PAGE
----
Tobacco directly inhibits osteoblast function. Strietzel et al. reported that smoking affects implant prognosis with/without augmentations. Studies show significant marginal bone absorption in smokers when compared to nonsmokers.[26]

Loss of implant/graft material into the maxillary sinus

The immediate implant insertion in the unstable residual bone can lead to the loss of implant or graft material into the maxillary sinus affecting the natural ciliary movement in the maxillary sinus and mastication (<5 mm of bone). It can be managed surgically by different approaches, including intraoral, endoscopically, transnasal route, and bone reconstruction of maxilla.[27],[28]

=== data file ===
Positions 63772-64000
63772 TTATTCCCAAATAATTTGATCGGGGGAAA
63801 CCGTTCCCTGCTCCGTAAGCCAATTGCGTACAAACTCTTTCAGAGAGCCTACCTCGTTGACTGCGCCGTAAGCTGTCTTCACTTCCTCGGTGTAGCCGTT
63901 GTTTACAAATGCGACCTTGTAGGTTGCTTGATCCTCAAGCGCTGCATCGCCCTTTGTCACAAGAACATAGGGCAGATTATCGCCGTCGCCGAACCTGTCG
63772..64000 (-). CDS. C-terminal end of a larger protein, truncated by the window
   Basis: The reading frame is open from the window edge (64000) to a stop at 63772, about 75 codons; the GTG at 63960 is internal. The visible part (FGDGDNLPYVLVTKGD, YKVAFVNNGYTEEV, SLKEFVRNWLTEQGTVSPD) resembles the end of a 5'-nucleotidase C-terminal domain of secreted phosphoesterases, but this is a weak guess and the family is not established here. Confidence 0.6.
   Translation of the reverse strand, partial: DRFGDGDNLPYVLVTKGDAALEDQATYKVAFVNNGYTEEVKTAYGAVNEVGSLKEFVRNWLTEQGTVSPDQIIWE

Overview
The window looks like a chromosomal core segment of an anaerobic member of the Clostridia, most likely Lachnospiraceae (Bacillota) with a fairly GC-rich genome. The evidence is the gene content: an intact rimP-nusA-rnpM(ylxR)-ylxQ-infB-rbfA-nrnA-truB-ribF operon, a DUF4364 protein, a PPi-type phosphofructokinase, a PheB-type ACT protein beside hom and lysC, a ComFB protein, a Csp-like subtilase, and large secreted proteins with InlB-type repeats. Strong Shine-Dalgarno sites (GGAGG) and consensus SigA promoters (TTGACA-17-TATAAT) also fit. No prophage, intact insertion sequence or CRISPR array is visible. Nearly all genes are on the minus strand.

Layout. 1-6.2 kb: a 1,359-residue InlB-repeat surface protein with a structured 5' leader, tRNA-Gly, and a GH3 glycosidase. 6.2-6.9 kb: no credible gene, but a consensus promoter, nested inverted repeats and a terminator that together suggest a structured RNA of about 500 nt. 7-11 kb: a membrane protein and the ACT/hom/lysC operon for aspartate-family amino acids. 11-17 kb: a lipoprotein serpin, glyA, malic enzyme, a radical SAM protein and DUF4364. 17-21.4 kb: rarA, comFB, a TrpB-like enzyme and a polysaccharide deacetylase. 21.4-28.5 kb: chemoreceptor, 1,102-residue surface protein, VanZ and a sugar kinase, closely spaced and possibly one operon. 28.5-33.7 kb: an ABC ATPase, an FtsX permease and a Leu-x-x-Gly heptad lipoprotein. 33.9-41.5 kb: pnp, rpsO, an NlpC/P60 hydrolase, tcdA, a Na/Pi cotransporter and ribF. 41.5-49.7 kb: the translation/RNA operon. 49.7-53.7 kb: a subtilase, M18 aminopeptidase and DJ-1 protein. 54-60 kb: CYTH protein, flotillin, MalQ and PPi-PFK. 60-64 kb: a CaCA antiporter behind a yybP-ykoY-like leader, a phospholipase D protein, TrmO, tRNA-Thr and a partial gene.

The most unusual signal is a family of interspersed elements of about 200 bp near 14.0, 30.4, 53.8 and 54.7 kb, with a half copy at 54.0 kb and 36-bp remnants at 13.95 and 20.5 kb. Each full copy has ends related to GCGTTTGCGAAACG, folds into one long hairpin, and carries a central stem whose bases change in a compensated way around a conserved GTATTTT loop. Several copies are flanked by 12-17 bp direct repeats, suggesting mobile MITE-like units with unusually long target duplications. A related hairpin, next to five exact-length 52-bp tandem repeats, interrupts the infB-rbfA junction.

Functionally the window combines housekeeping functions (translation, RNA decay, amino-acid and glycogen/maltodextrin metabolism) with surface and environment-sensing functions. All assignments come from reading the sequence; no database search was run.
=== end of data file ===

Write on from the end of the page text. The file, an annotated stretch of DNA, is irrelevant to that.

Bisphosphonate-related osteoradionecrosis

Bisphosphonates reside at active bone remodeling sites such as jaws causing surgical trauma to the alveolar bone during implant surgery and further increases the postoperative accumulation of the drug to the implanted site. Bisphosphonates interfere with the bone turnover and reduce the peri-implant bone resistance to oral flora, causing increased risk of peri-implantitis.[29],[30],[31]

Injury to adjacent tooth

The placement of implants along an improper axis or an excessively large implant can cause injury to adjacent tooth, resulting in nonvitality of the tooth. Dilacerated roots and excessive tilting in the mesiodistal direction obliterates the implant area and hinders the ideal implant placement. The interpretation of a radiograph with a guide pin of the depth of 5 mm facilitates angulation corrections of osteotomy.[32] Alternatively, differences between the apical and crestal interdental spaces due to mesial or distal tipping of the roots can be orthodontically corrected.[33]

Peri-implantitis